Information Manipulation Seen by the US as Major Terrorist Threat

Information Manipulation Seen by the US as Major Terrorist Threat

Computer screen illustration by PIXABAY

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The information issue is at the center of a new US Terrorism Threat bulletin. Threat levels throughout the US remain heightened due to mis-, dis-, and mal-information, stoked by foreign and domestic sources, warns the latest National Terrorism Advisory System (NTAS) Bulletin from the U.S. Department of Homeland Security (DHS).

Foreign and domestic threat actors use MDM campaigns to cause chaos, confusion, and division. As defined by CISA, misinformation is false, but not created or shared with the intention of causing harm; disinformation is deliberately created to mislead, harm, or manipulate a person, social group, organization, or country; and malinformation is based on fact, but used out of context to mislead, harm, or manipulate. 

While much focus has been paid to the attack on the U.S. Capitol more than a year ago, 2021 also saw its share of mass shootings, anti-mask sentiment, and growing vocal divides across the political aisle. 

The Summary of Terrorism Threat to the U.S. Homeland bulletin notes that the conditions underlying the heightened threat landscape of the country have little changed, but their effects are growing.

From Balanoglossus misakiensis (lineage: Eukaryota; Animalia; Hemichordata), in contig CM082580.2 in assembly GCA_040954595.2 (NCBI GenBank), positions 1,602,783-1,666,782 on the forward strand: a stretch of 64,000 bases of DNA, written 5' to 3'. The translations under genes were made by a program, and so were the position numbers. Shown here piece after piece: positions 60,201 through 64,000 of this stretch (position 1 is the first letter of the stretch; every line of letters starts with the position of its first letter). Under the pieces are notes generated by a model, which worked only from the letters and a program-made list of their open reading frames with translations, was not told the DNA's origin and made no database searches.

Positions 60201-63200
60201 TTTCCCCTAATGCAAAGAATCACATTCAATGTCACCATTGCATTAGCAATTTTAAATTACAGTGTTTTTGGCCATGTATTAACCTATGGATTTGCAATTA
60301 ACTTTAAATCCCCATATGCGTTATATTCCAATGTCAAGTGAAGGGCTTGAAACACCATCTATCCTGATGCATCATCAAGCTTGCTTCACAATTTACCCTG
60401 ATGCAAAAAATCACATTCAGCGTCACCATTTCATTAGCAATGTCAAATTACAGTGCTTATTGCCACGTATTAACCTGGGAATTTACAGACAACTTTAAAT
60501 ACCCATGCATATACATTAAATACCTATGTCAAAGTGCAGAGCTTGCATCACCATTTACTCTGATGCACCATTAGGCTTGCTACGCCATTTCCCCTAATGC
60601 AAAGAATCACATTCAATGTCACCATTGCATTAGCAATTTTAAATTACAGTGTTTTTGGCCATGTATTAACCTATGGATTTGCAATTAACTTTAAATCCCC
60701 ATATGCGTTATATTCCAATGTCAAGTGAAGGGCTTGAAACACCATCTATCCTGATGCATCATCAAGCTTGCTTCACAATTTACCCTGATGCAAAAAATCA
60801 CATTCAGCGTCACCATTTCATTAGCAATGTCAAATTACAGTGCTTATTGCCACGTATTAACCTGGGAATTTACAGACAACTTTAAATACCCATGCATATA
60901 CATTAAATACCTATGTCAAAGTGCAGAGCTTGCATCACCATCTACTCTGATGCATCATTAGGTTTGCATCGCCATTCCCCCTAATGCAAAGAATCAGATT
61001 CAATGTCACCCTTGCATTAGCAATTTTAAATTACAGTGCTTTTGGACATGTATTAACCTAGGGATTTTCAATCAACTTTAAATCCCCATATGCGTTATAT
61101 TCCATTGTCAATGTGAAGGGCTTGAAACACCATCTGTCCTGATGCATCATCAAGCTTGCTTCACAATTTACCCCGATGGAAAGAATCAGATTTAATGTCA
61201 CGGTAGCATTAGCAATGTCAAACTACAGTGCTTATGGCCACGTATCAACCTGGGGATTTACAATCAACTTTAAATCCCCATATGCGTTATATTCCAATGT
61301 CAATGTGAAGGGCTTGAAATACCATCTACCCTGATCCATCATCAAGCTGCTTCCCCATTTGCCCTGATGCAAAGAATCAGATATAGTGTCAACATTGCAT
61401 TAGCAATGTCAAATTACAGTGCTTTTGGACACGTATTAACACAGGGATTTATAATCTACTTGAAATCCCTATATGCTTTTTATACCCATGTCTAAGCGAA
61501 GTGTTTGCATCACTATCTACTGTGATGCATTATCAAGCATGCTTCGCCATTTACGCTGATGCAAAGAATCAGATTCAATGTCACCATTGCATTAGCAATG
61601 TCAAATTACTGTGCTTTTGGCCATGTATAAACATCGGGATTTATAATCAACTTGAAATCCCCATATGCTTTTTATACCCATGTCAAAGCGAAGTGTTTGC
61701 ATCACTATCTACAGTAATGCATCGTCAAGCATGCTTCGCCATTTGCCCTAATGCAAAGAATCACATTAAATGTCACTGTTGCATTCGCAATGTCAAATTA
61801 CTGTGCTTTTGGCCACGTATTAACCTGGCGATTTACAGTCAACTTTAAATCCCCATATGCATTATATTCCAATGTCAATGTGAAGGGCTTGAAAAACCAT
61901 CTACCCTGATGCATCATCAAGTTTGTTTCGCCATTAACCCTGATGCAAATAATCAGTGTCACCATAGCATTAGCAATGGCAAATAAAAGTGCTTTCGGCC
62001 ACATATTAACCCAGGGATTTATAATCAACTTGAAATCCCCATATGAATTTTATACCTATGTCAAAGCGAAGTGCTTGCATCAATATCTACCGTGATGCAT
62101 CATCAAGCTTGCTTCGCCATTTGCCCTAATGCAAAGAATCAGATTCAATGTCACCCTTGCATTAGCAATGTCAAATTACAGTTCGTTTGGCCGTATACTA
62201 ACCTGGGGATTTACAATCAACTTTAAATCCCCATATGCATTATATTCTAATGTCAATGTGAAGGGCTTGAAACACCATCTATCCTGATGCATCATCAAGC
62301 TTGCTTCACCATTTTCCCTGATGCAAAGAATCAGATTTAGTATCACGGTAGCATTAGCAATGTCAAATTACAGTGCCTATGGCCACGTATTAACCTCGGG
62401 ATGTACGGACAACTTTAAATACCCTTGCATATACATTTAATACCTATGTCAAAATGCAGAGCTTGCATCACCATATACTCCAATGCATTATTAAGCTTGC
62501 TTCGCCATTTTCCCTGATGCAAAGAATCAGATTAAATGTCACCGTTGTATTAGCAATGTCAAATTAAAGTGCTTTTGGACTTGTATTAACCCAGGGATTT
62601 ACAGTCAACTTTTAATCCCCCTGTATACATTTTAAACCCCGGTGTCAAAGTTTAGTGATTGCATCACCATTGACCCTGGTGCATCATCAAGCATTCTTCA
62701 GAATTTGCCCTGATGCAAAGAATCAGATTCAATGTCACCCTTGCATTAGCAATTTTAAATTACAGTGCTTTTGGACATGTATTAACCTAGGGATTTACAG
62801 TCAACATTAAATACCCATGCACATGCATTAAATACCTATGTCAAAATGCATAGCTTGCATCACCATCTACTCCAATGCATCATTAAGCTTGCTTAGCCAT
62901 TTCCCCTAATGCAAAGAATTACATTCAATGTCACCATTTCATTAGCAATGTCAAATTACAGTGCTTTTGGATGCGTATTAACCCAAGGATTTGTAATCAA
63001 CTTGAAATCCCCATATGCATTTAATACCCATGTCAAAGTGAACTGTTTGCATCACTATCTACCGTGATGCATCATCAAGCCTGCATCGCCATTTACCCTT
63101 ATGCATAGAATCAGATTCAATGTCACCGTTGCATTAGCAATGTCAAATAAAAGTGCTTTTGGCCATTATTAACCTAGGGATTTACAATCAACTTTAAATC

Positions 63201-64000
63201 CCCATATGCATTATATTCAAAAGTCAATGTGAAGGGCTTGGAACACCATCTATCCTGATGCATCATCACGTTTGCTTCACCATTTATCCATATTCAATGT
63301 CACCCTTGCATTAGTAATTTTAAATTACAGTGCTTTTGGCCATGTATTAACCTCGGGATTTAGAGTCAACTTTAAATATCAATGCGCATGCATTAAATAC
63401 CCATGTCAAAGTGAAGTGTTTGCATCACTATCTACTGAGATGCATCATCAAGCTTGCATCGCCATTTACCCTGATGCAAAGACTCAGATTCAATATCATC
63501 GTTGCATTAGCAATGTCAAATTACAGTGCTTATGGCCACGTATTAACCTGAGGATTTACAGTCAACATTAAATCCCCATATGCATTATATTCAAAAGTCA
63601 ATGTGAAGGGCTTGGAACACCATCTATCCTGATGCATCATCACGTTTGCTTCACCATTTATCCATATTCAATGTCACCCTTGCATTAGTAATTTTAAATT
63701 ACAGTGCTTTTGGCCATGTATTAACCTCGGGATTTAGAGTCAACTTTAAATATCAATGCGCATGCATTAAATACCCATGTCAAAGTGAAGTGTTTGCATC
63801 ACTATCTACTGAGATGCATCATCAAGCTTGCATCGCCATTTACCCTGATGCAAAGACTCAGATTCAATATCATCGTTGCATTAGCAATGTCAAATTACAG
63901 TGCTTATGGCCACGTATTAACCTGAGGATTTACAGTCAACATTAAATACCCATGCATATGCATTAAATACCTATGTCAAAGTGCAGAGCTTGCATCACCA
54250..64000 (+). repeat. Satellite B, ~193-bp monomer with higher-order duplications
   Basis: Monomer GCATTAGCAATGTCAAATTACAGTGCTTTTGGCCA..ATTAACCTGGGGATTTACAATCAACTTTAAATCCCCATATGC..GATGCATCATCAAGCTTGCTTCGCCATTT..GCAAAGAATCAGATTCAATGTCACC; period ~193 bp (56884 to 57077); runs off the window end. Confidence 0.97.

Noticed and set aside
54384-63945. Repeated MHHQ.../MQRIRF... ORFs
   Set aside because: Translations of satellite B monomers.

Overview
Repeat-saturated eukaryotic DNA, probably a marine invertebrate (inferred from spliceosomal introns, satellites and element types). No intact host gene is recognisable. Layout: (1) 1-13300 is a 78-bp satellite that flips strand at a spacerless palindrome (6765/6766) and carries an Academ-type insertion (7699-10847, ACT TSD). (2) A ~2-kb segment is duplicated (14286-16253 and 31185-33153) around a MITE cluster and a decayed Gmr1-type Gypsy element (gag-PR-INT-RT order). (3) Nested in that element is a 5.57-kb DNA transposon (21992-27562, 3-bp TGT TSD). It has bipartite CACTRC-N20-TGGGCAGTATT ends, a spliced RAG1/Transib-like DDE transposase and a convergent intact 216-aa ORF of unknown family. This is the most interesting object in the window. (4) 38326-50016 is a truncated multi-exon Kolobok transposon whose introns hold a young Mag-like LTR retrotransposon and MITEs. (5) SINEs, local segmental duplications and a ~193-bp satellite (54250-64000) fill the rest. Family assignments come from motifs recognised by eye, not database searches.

The key factors that have increased the volatility, unpredictability, and complexity of the current threat environment are elaborated in the DHS bulletin, which identifies the following major sources of the problem:

  1. The proliferation of false or misleading narratives that have undermined trust in U.S. government institutions and sow societal discord
  2. Calls for violence against U.S. critical infrastructure, religious institutions, mass gatherings, government facilities and personnel, the media, and perceived ideological opponents
  3. Increasing calls for attacks on the United States, based on recent events, by foreign terrorist organizations

The more unrest spurred, the more potential for people to be inspired to acts of violence, DHS warned. Often, this can be reflected in lone offenders and small groups alike, either pushing ideological beliefs or pursuing personal grievances – and they pose as much a threat as anything, as reported by